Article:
Creating a Plan
The 2015 summer camp season at HRC will be divided into nine weeks, or sessions, beginning June 8 (following the final week of school) and extending through August 14. Each day will begin at 9:30 am and extend to 3 pm, including lunch. Each weekly session will follow a particular theme (see box, pg. 48), with four including a specialty camp, giving campers a choice between that week’s overall theme or a sports or cheer camp.
“We added the specialty camps because of high demand, but we knew that not all kids would be interested in sports or cheer, so they’ll have the option to choose which one they want,” McCambridge explains.
In the future, McCambridge would like to continue to add more specialty camps as HRC’s program grows; eventually, she would like to incorporate a field trip to a museum or sporting event. The staff plans to incorporate more variety by offering an alternative to the program’s daily swimming component.
“Last year we didn’t have a swim component, and a lot of kids were outside and hot, and I wanted to give them more activities to participate in,” McCambridge says. “But not all parents want their kids swimming, so we offer an alternative activity during that time as well. It can be arts and crafts, or a movie—it changes daily.”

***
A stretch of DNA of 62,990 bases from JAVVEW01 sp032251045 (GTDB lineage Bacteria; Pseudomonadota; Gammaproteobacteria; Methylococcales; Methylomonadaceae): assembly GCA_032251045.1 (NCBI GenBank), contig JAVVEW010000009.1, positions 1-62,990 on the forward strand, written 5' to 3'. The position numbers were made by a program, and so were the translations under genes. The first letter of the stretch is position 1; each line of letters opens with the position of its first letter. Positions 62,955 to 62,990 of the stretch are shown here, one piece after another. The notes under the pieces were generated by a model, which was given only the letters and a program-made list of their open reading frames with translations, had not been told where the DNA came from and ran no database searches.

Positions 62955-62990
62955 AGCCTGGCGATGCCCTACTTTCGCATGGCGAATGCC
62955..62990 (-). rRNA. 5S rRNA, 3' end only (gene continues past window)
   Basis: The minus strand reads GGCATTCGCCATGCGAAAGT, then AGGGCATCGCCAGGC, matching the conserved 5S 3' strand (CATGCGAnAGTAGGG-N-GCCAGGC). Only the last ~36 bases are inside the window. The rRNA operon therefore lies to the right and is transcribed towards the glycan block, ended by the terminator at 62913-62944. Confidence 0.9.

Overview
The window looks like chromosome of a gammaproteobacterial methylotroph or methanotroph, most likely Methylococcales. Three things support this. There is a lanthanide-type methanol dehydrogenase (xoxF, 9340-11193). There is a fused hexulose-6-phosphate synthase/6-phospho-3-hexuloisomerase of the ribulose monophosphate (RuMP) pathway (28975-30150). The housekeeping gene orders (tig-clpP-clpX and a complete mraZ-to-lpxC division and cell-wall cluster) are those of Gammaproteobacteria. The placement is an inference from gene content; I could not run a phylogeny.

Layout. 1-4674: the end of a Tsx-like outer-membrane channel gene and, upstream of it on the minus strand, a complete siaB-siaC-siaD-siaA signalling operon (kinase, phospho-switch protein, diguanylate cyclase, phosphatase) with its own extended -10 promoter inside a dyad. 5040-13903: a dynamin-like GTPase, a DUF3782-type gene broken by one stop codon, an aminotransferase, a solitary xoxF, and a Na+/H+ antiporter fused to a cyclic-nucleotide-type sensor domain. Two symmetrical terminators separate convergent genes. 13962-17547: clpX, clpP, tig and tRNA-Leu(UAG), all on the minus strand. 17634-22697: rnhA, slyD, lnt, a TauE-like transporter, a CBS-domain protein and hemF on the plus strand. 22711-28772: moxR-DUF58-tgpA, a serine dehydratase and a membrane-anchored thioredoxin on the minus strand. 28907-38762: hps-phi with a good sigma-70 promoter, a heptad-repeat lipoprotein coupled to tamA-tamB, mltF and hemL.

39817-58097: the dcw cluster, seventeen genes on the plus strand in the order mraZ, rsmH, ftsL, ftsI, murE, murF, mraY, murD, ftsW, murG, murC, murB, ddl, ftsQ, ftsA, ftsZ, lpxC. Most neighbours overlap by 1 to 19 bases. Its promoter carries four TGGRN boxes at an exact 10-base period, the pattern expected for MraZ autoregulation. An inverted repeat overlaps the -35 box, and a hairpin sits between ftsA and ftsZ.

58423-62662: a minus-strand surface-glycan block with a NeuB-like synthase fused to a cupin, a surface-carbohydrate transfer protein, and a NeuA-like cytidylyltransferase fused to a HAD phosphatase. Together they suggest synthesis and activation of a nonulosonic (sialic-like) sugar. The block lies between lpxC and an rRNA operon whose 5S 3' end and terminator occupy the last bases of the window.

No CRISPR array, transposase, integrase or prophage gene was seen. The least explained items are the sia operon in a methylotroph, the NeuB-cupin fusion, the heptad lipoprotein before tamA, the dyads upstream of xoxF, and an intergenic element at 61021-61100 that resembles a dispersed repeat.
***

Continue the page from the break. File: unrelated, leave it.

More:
Last year’s program gained momentum as the summer went on, starting the season with two campers per session and blooming to 15 per session. The growth was partially due to word of mouth, and partially because family vacations start to taper off toward the end of the summer. As a result, McCambridge says, the busiest times are in mid-August, as kids start to get ready to go back to school.
Getting the Word Out
On top of mapping out a schedule of events that keeps kids entertained all day, the HRC staff has sharpened its focus on promotional efforts, to ensure that every parent (and grandparent) knows what the club has to offer.
“Parents start planning summer activities for their kids in March and April, so it’s necessary to have a schedule in place before then, so they can plan accordingly,” McCambridge says, noting that planning for the 2015 season began last October.
To get the word out this year, McCambridge and her staff compiled a summer camp guide, detailing the themes and specialty camps for each session. Families with kids under 13 received postcards about the camp, and handouts were strategically placed in the fitness center, pro shop, and the youth area, which offers programming for kids from 4 months through 12 years old.